On freewill and god

man is his own work before all knowledge and knowledge is merely added to it to enlighten it. Therefore he cannot resolve to be this or that, nor can he become other than he is; but he is once for all, and he knows in the course of experience what he is.

Arthur Schopenhauer

In my last post on freewill, I did point out that the biggest problem lies in misunderstanding especially by the freewillers on what they mean. I can confidently say most of those who argue for freewill don’t know what they are talking about. They regurgitate what others have said and go on from one absurdity to the next and that I contend is what James does in god’s sovereignty and freewill.

He starts by creating a false dilemma. He writes

If we surrender free will, life becomes bleak and hopeless. If God possesses exclusive control over our destinies, why should we do anything? What difference does anything make if life is all mapped out? If we surrender divine sovereignty, life loses transcendent meaning and purpose. We exist and then we die.

which I contend is not the case. That our actions are determined wouldn’t stop us from acting. Why shouldn’t we not act? In fact, the trouble arises if the theist proposes a god with plans for us. Why should we do anything while god has a plan? What if we go against his perfect and holy plan?

It is in describing the nature of will that James goes of the rails completely. He writes

The will expresses our heart’s desire. Whatever we want most, we do. The will surveys the motives in the heart and always, always acts upon them.

and a causal reading of the statement implies that we are separate from the will. I must wonder whether the will takes long walks and only returns when we want to act to do a survey and present its results?

He makes an erroneous conclusion from an analogy he presents about being forced to empty your wallet to a mugger. He writes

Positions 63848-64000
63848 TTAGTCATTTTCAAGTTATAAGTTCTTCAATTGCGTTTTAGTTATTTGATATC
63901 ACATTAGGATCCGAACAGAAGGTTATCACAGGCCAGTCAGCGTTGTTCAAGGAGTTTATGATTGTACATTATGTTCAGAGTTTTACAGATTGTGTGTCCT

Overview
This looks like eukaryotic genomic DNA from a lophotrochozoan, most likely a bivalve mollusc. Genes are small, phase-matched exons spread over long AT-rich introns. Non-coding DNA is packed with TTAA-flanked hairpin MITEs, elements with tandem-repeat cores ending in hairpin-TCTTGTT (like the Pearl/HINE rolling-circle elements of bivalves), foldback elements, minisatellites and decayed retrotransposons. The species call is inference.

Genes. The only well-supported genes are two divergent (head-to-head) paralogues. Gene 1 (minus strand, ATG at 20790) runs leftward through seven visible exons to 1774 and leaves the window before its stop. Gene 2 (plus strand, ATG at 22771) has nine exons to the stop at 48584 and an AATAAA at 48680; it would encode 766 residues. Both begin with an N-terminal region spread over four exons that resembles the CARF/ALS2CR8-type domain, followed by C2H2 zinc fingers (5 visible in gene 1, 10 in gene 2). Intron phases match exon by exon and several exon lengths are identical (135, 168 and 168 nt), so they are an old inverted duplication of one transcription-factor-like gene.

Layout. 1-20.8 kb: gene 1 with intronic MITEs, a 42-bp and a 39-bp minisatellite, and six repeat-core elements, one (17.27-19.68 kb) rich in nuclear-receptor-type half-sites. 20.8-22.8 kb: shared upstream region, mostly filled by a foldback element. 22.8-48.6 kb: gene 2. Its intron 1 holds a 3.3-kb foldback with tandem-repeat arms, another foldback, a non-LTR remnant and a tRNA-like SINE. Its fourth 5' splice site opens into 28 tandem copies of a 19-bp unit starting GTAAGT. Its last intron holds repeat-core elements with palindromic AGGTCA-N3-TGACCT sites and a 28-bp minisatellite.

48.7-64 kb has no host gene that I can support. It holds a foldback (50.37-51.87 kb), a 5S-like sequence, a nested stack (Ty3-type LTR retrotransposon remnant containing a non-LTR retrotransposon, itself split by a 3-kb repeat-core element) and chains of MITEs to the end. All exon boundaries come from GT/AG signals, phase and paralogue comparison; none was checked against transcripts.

[..]The thief tells you that if you don’t empty your entire account and give it to him, he will take your life. You really want your money—and you still want that TV—but you decide to give it all to him so you can live.

and then concludes thus

In that instance, were you prevented from exercising free will? Not at all. You simply did what you desired most. Being an ever-so-smart person, you desired to live more than you wanted a full bank account or a new TV. Whatever you desire most, your will acts on.

which isn’t evidence for freewill but for determinism in the sense that all our actions are caused. In this case, the cause is easily identifiable as a thief. In other instances the causes are not so obvious.

In the next instance, he is equivocating. We would say a country is free if it is not under siege or a person is free if they aren’t slaves and this is appropriate in sociology. But when it comes to human action, to want to apply the same meaning for freedom is misleading and erroneous.

And how he doesn’t see it as a contradiction when he on the one hand writes

Apart from gracious divine intervention, we simply don’t make God the north star of our life.

and shortly after blame us for not being divine. It is either we can do it on our own or we depend on god’s graces but not both.

And as a final note to my good friend Barry; as we pointed out with Jeff, the Christian apologist doesn’t argue for any other god but his own. James writes

Jesus is the only person who did this perfectly. His heart was pure. He chose to follow the Father’s will, even when it meant suffering and death. He did it for us—for stubborn, short-sighted people who insist on their own way.

a position that a Muslim wouldn’t accept, a Buddhist may not accept, a Jansenist will find ridiculous and I am guessing you are likely to reject.

And I agree with Messlier, quoted below, that if a god were to exist, even it would not have freewill.

The world is a necessary agent; all the beings which compose it are united to each other, and can not do otherwise than they do, so long as they are moved by the same causes and possessed of the same qualities. If they lose these qualities, they will act necessarily in a different way. God Himself (admitting His existence a moment) can not be regarded as a free agent; if there existed a God, His manner of acting would necessarily be determined by the qualities inherent in His nature; nothing would be able to alter or to oppose His wishes. This considered, neither our actions nor our prayers nor our sacrifices could suspend or change His invariable progress and His immutable designs, from which we are compelled to conclude that all religion would be entirely useless.

Jean Messlier